Given the striking nature of the scenery, it felt starkly distant from the action on stage and despite some perfunctory use of the lockers, it had potential to lend itself more fully to the performance and create a more intimate picture of a family home and a surreal depiction of a family home torn asunder by tragedy. That said, any quibbles are minor and the silence that descended in the final moments of the performance were testament to the play’s true power. The story comes round full circle with a solitary character sitting with their back against a wall, simultaneously ruminating on how much has changed and raging in denial of this very change. Where once warm laughter had been heard around the room, this were replaced with tears.

Random provides the stark personal context of knife crime, something that is all too often reduced to a statistic. This play is anything but random in its careful, precise and powerful detailing of how these statistics affect real lives.

Steve Bromley

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Baby Face

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The Tron Theatre
Glasgow
February 7-9, 2019

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The Tron’s Changing House studio theatre is a delectable wee space, a smaller version of the main affair, compact & cosy but intimate & intelligent. Also compact & intelligent is twenty-seven year-old Katy Dye, whose remarkable contribution to the modern theatrical arts, Baby Face, is based upon her, well, baby face & her delicate, butterfly physique. Katy’s character is also call’d Katy, & thus we enter the passive-aggressive insanity of her self-portrayal more as family members than audience.

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Katy takes us thro’ a snapshot retropsective of her earliest years – from yelling baby to horny schoolgirl – blending discombobulating ballet with the most snappiest & effective of scripts. This is vivid theatre that makes the pulse burst with rawness – encapsulating the core of the paradox of living in a society which continues to infantalise women. As Katy came on to a male audience member sat next to his wife, it was nerve-janglingly awkward, yes, but also a crucial head-out-of-the-sand moment for us all. This is a strange thought-haunted world in which we live, with all its its creaks & bangs & psychic torments.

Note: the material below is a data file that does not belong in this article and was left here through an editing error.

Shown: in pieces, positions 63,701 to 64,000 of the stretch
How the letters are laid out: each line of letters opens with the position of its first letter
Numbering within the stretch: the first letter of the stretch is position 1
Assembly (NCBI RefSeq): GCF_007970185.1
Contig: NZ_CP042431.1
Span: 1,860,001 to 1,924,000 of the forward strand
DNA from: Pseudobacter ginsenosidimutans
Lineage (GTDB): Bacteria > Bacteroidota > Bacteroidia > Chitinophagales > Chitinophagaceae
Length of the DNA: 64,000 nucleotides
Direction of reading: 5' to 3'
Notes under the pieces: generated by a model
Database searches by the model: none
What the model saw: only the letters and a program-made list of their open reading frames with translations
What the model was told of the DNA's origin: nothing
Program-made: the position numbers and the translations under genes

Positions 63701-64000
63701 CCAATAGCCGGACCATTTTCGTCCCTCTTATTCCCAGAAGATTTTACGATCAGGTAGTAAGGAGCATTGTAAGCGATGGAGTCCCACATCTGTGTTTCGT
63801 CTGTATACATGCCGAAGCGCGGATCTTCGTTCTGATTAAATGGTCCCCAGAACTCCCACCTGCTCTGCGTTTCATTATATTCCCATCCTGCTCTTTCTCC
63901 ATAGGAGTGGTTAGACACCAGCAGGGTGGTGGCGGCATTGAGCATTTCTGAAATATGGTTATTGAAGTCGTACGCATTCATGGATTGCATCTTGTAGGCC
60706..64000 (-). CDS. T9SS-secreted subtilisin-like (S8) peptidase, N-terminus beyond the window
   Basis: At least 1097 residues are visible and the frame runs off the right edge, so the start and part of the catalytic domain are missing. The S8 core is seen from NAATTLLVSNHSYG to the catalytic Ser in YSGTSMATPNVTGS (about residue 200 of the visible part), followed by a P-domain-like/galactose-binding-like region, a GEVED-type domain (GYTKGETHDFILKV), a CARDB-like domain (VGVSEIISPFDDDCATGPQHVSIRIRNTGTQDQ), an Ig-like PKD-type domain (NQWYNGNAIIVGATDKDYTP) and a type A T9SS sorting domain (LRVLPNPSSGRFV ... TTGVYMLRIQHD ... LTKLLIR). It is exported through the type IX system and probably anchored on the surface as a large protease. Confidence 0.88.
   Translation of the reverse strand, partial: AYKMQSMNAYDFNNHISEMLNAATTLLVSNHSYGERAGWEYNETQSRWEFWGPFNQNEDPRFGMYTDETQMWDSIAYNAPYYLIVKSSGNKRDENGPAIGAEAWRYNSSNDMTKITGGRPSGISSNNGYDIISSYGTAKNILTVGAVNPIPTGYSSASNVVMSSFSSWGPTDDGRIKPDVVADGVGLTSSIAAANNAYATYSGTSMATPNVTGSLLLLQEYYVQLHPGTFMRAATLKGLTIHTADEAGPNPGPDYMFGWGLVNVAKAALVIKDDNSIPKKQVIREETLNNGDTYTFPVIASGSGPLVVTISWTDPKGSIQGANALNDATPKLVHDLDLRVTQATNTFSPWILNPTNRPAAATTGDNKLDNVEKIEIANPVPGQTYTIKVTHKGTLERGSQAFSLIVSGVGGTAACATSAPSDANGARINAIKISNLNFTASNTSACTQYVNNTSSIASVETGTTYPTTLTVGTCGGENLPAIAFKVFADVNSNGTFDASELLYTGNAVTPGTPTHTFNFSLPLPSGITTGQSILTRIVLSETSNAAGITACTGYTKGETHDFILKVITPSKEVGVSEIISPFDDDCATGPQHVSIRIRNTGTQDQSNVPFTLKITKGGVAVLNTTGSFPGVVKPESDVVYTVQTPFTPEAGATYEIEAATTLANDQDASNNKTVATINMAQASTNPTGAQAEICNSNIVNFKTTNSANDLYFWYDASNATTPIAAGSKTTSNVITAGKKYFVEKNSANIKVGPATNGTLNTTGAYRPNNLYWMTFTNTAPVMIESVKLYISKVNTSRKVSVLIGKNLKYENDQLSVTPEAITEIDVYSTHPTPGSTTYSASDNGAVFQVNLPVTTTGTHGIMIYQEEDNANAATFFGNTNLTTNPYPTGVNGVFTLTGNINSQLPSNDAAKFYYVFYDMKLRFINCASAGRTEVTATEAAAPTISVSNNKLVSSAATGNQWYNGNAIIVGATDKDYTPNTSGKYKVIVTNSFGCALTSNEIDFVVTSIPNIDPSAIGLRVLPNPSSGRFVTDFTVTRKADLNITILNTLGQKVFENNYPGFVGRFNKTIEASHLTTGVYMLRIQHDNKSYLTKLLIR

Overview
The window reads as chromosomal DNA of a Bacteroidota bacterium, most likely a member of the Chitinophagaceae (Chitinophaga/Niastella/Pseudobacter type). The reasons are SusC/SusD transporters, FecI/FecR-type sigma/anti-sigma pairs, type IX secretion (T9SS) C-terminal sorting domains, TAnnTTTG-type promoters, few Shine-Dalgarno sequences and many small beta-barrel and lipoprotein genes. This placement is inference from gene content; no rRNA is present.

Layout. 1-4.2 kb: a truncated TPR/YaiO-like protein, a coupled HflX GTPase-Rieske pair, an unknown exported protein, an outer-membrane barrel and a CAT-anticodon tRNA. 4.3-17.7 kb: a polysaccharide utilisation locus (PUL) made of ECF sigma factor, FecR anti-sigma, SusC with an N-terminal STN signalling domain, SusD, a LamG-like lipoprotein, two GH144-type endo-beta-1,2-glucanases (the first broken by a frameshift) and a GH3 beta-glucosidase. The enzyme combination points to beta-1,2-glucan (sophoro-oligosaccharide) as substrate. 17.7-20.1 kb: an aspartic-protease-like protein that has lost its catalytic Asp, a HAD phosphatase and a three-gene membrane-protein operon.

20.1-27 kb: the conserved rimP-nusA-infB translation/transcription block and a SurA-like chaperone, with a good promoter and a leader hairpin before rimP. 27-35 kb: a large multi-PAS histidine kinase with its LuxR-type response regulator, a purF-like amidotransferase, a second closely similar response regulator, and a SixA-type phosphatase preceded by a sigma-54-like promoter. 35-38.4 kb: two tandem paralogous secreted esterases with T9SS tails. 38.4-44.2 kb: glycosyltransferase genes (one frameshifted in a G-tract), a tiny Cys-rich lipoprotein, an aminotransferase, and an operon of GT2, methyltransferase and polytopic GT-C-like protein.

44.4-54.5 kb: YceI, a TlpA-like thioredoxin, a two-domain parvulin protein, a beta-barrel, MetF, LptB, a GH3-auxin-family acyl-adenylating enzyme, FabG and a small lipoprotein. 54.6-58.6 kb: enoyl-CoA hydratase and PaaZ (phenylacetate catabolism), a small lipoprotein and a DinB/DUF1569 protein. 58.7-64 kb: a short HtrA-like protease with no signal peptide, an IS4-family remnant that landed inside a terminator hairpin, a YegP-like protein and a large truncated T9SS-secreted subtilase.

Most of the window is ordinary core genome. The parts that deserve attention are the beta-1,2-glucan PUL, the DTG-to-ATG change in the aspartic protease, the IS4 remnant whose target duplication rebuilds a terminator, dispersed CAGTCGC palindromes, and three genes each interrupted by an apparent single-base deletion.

The show pendulums twyx the fragile fun of quirky cabaret to moments of extreme – tho’ at the same time highly riveting – unpleasantness. There is also a garish sexuality underpinning everything. Each scene is cleverly wrought, with Katy unafraid to slip to her underwear to perform costume changes! Her stage persona is a seething cauldron of moving physicality, quite acrobatic bends & twists; perhaps meant to represent the chaos of a young lassie growing up & going supernova with her hormones.

To experience Baby Face is to be the jaw-gaping anvil upon which Katy’s effervescent hammer pounds her psychic blows. A highly polished, thought-provoking, & brutally honest piece, which left last year’s Edinburgh Fringe gobsmack’d, & continues to hold our attention.

Damian Beeson Bullen

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Holidays

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THE MUMBLE TEAM

Are taking their annual Festive Break

SEE YOU ALL IN THE SPRING !!

The Lying Bitch and the Wardrobe

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A Play, a Pie and a Pint
Oran Mor, Glasgow
Nov 26th – Dec 29th

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Hello there from the 2018 panto at the Oran Mor, Merry Christmas! Is there anything better than seeing a panto? Loudly planted on a tiny stage, the set looked very cute with lively colours and characters. This year’s show was sold out and the bustle of the crowd was loud as they took their seats and enjoyed their food.  Four of those familiar panto characters were to take to the stage including the traditional man in a woman’s costume, Dame Beanie Bumpherton (Dave Anderson, Empress Evil-yin, the baddie (Maureen Carr), Handsome Jack, the hero (John Kielty) and Ravishing Rosie, the female heart throb (Hannah Howie) all of whom were up for making a huge joke of themselves, the plot and anything else that came to mind.